A joy for science lovers, Know It All is your ticket to a grand meeting of curious minds!
New Scientist magazine’s beloved “Last Word” column is a rare forum for “un-Google-able” queries: Readers write in, and readers respond! Know It All collects 132 of the column’s very best Q&As. The often-wacky questions cover physics, chemistry, zoology and beyond:
- When will Mount Everest cease to be the tallest mountain on the planet?
- If a thermometer was in space, what would it read?
- Why do some oranges have seeds, and some not?
- Many people suffer some kind of back pain. Is it because humans haven’t yet perfected the art of walking upright?
And the unpredictable answers showcase the brainpower of New Scientist’s readers, like the anatomist who chimes in about back pain (“Evolution is not in the business of perfecting anything.”) and the vet who responds, “Quadrupeds can get backache too!”
★ A Guardian Top 10 Science and Technology book“An entertaining and intellectually stimulating read.”—Shelf Awareness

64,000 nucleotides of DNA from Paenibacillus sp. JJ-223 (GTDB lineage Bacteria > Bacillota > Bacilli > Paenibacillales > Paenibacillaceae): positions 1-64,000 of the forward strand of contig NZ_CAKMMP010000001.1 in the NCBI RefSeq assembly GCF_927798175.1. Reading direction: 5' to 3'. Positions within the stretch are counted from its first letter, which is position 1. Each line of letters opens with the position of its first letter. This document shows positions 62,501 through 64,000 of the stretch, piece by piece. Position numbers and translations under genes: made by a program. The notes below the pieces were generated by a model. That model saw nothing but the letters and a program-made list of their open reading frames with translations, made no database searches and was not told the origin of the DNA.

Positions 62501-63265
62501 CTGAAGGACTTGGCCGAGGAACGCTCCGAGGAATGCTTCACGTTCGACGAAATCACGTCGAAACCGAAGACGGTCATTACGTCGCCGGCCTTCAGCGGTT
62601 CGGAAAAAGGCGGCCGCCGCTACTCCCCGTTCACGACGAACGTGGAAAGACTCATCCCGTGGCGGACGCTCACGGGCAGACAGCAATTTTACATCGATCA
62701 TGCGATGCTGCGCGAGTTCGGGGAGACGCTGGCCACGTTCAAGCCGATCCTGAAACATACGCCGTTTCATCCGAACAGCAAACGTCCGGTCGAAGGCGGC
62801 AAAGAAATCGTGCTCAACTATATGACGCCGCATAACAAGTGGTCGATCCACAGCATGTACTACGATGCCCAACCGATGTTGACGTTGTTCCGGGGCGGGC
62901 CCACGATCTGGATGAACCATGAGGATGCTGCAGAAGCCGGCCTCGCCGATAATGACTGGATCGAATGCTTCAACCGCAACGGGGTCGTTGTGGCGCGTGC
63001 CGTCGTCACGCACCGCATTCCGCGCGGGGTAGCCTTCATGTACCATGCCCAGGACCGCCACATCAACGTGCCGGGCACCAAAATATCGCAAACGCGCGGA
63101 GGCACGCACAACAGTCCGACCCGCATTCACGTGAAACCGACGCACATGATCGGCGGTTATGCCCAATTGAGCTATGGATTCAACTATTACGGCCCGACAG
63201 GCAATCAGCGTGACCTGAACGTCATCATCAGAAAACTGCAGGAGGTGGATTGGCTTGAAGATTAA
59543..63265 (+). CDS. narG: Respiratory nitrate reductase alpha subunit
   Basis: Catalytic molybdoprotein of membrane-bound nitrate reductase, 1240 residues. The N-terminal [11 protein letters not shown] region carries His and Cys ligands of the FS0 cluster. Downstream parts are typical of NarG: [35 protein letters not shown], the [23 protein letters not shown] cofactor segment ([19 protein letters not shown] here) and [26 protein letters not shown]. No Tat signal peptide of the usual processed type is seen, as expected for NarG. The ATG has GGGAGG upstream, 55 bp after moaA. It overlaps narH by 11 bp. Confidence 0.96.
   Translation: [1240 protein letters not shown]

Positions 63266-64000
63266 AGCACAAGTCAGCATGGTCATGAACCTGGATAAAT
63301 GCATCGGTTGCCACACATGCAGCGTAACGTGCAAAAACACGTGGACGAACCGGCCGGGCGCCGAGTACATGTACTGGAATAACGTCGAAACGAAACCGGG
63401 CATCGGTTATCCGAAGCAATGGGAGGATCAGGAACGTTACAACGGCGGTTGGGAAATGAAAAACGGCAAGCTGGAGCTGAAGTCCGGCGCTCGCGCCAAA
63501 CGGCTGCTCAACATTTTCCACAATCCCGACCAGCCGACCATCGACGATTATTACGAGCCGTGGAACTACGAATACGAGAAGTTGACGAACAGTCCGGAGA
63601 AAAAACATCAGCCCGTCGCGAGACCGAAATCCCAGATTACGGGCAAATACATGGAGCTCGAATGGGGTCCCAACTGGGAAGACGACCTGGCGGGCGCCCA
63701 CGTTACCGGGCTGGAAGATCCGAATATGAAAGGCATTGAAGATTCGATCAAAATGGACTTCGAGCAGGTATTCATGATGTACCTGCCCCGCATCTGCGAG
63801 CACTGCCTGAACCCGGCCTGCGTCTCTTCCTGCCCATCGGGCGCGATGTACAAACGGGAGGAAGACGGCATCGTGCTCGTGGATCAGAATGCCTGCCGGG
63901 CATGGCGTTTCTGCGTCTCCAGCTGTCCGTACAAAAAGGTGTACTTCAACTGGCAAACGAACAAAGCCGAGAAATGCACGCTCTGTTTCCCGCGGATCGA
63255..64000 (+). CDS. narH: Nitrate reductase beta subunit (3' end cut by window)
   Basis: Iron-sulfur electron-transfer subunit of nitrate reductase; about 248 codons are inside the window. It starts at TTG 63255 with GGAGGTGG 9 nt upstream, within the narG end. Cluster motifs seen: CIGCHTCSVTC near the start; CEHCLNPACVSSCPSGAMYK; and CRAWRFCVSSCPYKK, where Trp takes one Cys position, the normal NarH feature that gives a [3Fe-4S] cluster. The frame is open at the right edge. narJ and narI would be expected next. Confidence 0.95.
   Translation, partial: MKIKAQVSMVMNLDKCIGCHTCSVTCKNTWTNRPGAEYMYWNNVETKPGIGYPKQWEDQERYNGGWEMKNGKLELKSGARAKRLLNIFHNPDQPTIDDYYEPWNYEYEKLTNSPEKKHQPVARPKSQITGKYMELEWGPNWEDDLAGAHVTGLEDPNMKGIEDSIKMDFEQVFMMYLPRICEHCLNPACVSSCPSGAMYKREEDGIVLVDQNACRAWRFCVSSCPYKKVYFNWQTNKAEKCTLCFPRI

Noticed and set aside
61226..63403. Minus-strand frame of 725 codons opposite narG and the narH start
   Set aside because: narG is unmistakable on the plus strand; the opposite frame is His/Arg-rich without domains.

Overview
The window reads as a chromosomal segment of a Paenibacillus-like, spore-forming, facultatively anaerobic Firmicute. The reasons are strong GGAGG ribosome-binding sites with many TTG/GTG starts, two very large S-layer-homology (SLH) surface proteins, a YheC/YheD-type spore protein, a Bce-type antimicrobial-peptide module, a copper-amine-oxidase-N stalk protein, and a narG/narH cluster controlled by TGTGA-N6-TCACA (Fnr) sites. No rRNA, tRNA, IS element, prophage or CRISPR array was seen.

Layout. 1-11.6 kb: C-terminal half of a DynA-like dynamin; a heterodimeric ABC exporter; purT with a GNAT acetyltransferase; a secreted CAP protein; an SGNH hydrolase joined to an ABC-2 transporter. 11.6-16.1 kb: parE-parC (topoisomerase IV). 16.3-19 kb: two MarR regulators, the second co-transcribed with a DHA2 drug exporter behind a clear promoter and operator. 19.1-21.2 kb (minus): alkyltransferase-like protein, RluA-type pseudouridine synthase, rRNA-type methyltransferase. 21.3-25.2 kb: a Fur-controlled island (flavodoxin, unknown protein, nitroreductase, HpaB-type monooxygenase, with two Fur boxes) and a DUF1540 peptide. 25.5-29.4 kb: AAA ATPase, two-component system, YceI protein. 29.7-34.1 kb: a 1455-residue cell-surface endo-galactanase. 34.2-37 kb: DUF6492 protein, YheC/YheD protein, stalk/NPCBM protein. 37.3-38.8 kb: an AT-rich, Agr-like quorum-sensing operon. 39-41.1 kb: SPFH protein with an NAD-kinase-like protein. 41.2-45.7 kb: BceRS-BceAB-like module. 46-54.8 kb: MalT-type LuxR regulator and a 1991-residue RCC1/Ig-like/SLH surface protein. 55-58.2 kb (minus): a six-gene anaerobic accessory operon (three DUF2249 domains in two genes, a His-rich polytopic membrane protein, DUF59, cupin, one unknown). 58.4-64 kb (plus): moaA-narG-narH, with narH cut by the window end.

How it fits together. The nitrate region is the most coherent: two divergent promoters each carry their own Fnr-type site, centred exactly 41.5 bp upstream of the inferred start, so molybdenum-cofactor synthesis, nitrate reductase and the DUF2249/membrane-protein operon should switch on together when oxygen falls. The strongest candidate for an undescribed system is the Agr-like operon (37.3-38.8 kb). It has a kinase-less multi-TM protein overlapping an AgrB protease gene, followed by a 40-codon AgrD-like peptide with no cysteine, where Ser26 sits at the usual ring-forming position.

“The experts at New Scientist magazine have published a book that answers some of the oddest but most entertaining questions they’ve been asked.”—Daily Mail
“Explain[s] some of life’s great mysteries.”—Reveal
“Answers the questions you’ve probably wondered all your life.”—Wales Online
“Great answers to common dinner party questions.”—Good Housekeeping
“More intriguing questions and answers from the New Scientist Magazine archives. Stumped for ideas for Christmas presents? Then this might be the ideal choice for anyone—teen to old-age. All you need is an interest in the curiosities of life!”—LoveReading
“There are so many phenomena out there which we accept from day to day but if we ever stop to think about them, we don’t have any explanations. Never fear—[. . . ] New Scientist [. . .] has the answers to these questions and more.”—Mirror
“New Scientist magazine has compiled a book answering the most obscure and intriguing questions they’ve ever been asked.”—Newsbreaker
“Poses questions asked by the curious the world over and offers sometimes varying— and often highly theoretical—answers offered by experts, academics, engineers, teachers, philosophers and assorted know-alls . . . . There are head-scratchers here aplenty.”—The Clothesline